<< Previous | Story Intro | Return to Stories | Next >>
Casey groaned, and sat up. Well, she thought, at least I’m not on Osiris’ ship any longer. Don’t know where the hell I am, but that’s a good start. She looked up, gasped slightly to see that the night sky was filled not only with stars, but three planets that seemed to hover just above her.
She stood up, and brushed herself off. Her clothes were worse for the wear, her cotton shirt torn in several places; blood saturated it and darkened her jeans. "Methos?" she whispered, trying to see in the darkness. She took a few steps to her right. "Methos?"
She shivered, the night air cool against her skin. She wrapped her arms tightly around her slender frame. First things first. She needed someplace safe to spend the night. Then she needed to find shelter, food and water; and not necessarily in that order. There was enough light to see a copse of trees not far from where she stood. She made her way slowly towards them, making sure the ground beneath her feet was steady before taking the next step. It was slow going, but it prevented her from falling into any type of pit or trap or hole that could be waiting. When she finally reached the trees, she sat down with her back against one of the wide trunks, and waited for morning. It didn’t take her long to doze off.
A A A A A A
When the sun came over the horizon, Casey was already awake, and more than ready to move. She found what appeared to be a path in the tall grass, and began to follow it. She smiled when her mind flashed back on another such path. She had been with Sam and Teal'c and Daniel. Her heart lurched inside her. Tears began to fall down her cheeks. "I love you, Daniel Jackson," she whispered. She reached up to touch the pendant that she wore, realized that she had left it on the base when she had hurriedly changed to street clothes to go home, just long enough…She shook her head. Daniel was fine. He was looking for her. He would find her.
There was no sign of Methos anywhere. She wasn’t sure what had happened, but she suspected that Oma had intervened. Again. Wonder how long before she’ll be tossed out, too, Casey thought. She’s been helping us a lot lately, and the rules say no getting involved. That’s what had caused Daniel to become "un-Ascended".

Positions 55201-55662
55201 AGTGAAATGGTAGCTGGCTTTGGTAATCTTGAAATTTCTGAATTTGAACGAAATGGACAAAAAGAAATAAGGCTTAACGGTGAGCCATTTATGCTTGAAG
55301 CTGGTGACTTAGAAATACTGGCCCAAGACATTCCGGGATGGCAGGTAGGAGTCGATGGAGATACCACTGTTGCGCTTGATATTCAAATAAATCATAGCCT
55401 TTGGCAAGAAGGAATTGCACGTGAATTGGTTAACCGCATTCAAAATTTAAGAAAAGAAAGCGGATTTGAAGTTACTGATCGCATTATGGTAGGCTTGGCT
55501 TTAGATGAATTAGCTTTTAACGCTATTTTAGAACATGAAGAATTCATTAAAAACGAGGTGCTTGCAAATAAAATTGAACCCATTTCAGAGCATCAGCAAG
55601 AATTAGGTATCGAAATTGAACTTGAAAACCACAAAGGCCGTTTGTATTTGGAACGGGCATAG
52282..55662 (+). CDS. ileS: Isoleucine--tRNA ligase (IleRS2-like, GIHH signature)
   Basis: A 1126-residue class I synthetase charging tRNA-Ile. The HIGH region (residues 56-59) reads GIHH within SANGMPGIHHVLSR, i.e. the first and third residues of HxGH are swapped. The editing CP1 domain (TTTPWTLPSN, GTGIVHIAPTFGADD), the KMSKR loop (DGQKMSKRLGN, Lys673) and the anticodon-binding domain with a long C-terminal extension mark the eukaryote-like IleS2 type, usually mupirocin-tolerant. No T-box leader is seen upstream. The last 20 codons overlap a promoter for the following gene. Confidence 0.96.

It was mid-morning, and her stomach was beginning to complain to her. When was the last time she had eaten? If she wasn’t mistaken, she had been gone for several days. Perhaps longer. She and Methos had been conscious for at least the past three days. They hadn’t touched the food on Framone’s ship, and Osiris certainly wasn’t concerned about their physical needs. She began to look around, hoping to find something.
The grass she walked through was tall, it made a quiet hissing sound as it moved in the gentle breeze. The sky was a pale blue, the sun was high and warm, and under different circumstances, Casey would have found the planet to be a lovely place.
She smelled them before she saw them. It was a strong, rank odor. They looked like pigs. Well, if you didn’t count the fact that they were an odd shade of…green? No, more like a brownish green. Not attractive, she decided. She began to circumvent the gathered animals. So far, they hadn’t noticed her, and she intended to keep it that way.
She tried to watch them and where she was going, biting back a giggle as two of the little ones tried to see above the grass they moved through. Suddenly the adults lifted their porcine faces to the sky, their wide, moist nostrils flaring as they sniffed the wind. With grunts of displeasure, they began to move as quickly as their round bodies would let them.
Not good, Casey thought. She felt the tiny hairs on the back of her neck stand up, and she slowly turned around. Behind her, what looked like the biggest black cat she had ever seen moved towards her, its long body close to the ground. The face was longer, narrower than felines on Earth, her mind noted, although this animal was most certainly related to a Terran panther. She began to move slowly, trying to determine if the cat was after her or the foul-smelling beasts that were still running through the grass.